“ GENTLEMEN-With this I deliver to you a conditional conveyance in fee simple, with warranty against incumbrance, of the real estate I have designed as the foundation of what I trust will prove an enduring and prosperous beneficent institution for a goodly number of aged indigent mothers, conjoined with the opportunity, in the conditions of my grant, for other humanely disposed donors to provide a home for many aged, indigent females, not of the preferred class of mothers.
“The building upon the premises is now in progress of rapid completion, and will be ready for occupation in the early part of next summer. The massiveness of the stone and brick walls, and fire-proof brick ceilings. rendered a second season necessary to their thorough drying, before plastering; but this has been had, and the plaster work is nearly completed, as is also much of the carpenter work. It contains twelve comfortable bed rooms in the two stories above the basement, besides a room of double the size of the others, on the first floor for a sitting room, and one of the same size in the second story for the use of the sick. In the attic are ample rooms for the servants, and in the basement is a spacious dining rooni, a conyeniently large kitchen, wash room, bath room, store closet-and in the rear a large 'brick cistern, a vegetable room and apartments for fuel. Still other apartments are provided and will be alluded to below. The main building is fifty-two feet six inches by thirty-three feet, with an L, thirty-one by twen ty-six feet, and iron girders throughout, with slate and tin roof, having two dormer windows on the rear side and three on the front.
“The area of ground embraced in my conveyance, conjunctively with a perpetual right to the use of adjoining streets in common with adjacent owners, will be sufficient to secure to the inmates of the institution, at all times, a pure atmosphere, and the quietude of retirement; and yet a proximity to neighbors, that will exclude all sense of loneliness.”
From some observations which follow this passage we learn that the “Aged Indigent Mothers' Home" is in view of the sea, and in every other respect beautifully situated. The donor does not content himself with merely giving aged and indigent mothers & support; he also provides for every rational enjoyment, mental and physical, of which women of their age can be supposed to be capable. He has transferred to the trustees his own library, consisting of some two or three thousand volumes, the accamulation of a man of taste and means for nearly half a century. In addition to this he allows thein ample grounds for exercise and recreation in the open air, as may be seen from the following extract:
“The area of ground reserved in front of the Home, directed in my grant to be forever maintained and cultivated exclusively as pleasure and ornamental ground, while it will contribute to the pleasurable results of health and seclusion already named, will always furnish, besides, to such of them as may still cherish a fondness of early years for watching and nursing the growth of plants, flowers, and shrubbery-some of which may be associated in their minds with the most cherished memories of life—the opportunity of indulging their favorite pastime, and will contribute potently therein to the enlargement of happiness to their declining years.'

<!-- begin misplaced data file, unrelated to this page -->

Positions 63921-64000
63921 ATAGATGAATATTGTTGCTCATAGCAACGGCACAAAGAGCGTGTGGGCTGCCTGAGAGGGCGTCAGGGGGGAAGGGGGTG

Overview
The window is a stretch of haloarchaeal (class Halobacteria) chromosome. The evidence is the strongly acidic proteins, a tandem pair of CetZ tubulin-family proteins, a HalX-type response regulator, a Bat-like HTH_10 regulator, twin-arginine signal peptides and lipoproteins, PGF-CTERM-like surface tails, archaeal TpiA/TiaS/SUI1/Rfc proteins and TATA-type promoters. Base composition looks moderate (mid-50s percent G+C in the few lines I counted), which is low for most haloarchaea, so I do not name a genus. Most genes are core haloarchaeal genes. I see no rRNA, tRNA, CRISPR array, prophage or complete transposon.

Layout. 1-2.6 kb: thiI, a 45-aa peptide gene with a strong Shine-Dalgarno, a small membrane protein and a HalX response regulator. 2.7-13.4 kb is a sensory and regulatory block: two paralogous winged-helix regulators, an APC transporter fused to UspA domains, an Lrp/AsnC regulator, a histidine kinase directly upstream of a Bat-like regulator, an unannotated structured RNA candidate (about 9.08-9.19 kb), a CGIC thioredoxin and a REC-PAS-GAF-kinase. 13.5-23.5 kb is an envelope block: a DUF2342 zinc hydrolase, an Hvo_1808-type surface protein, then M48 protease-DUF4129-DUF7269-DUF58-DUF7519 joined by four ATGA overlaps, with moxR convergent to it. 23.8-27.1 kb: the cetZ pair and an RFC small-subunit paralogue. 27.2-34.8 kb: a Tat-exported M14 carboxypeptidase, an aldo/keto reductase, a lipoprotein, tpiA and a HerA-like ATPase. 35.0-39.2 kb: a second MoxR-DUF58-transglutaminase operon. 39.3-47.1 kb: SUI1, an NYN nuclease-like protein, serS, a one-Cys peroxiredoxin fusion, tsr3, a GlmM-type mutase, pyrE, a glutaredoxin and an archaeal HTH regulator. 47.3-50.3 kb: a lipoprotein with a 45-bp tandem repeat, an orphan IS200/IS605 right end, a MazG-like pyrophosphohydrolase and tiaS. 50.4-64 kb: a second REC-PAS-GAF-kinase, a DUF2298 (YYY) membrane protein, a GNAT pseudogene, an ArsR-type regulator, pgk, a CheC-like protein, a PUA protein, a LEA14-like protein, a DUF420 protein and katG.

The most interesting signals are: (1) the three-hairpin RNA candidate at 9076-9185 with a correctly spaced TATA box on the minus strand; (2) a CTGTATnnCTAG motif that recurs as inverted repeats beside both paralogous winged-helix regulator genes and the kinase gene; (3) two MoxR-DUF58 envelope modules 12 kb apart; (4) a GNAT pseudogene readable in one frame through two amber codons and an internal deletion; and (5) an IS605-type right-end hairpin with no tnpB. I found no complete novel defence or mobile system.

There is not much likelihood that any of those New York millionaires who pretend to make such large contributions towards the payment of the national debt will endow an institution of this kind. It is not probable, for example, that “Commodore” Vanderbilt will; he who monopolizes so many of our railroads and steamships, although we can assure him that it would redound vastly more to his honor than certain other performances of his, including that of driving so many fast horses to death because they are far more spirited and generous than himself. True, the commodore, with the pious white cravat, is but one millionaire, but ex uno disce omnes.
EDUCATION AND SCIENCE.
Address and Poem, delivered before the Philodemic Society of Georgetown
College, D. C., at the grand Annual Celebration, January 19, 1865.
The faults to which young orators and writers are chiefly prone are exaggeration and an ambitious style. They are too apt to think that, however striking an idea may be in itself, it becomes mean and commonplace if clothed in plain, simple language. It is in vain that they read the contrary in their test books a hundred times, and have it lucidly explained to them as often by their professors or teachers; it is only by a careful and patient course of training-by pointing out those defects to them again and again, as they occur in their own essays that they can be taught to appreciate the difference between an inflated style and a chaste style, or between language that is vigorous and energetic an. that which is flabby and weak,
When, therefore, the language of the student is found terse and pointed, it may be taken for granted, in ninety-nine cases out of a hundred, that he has undergone the severe discipline which we have alluded, VOL. XI.-NO. XXII.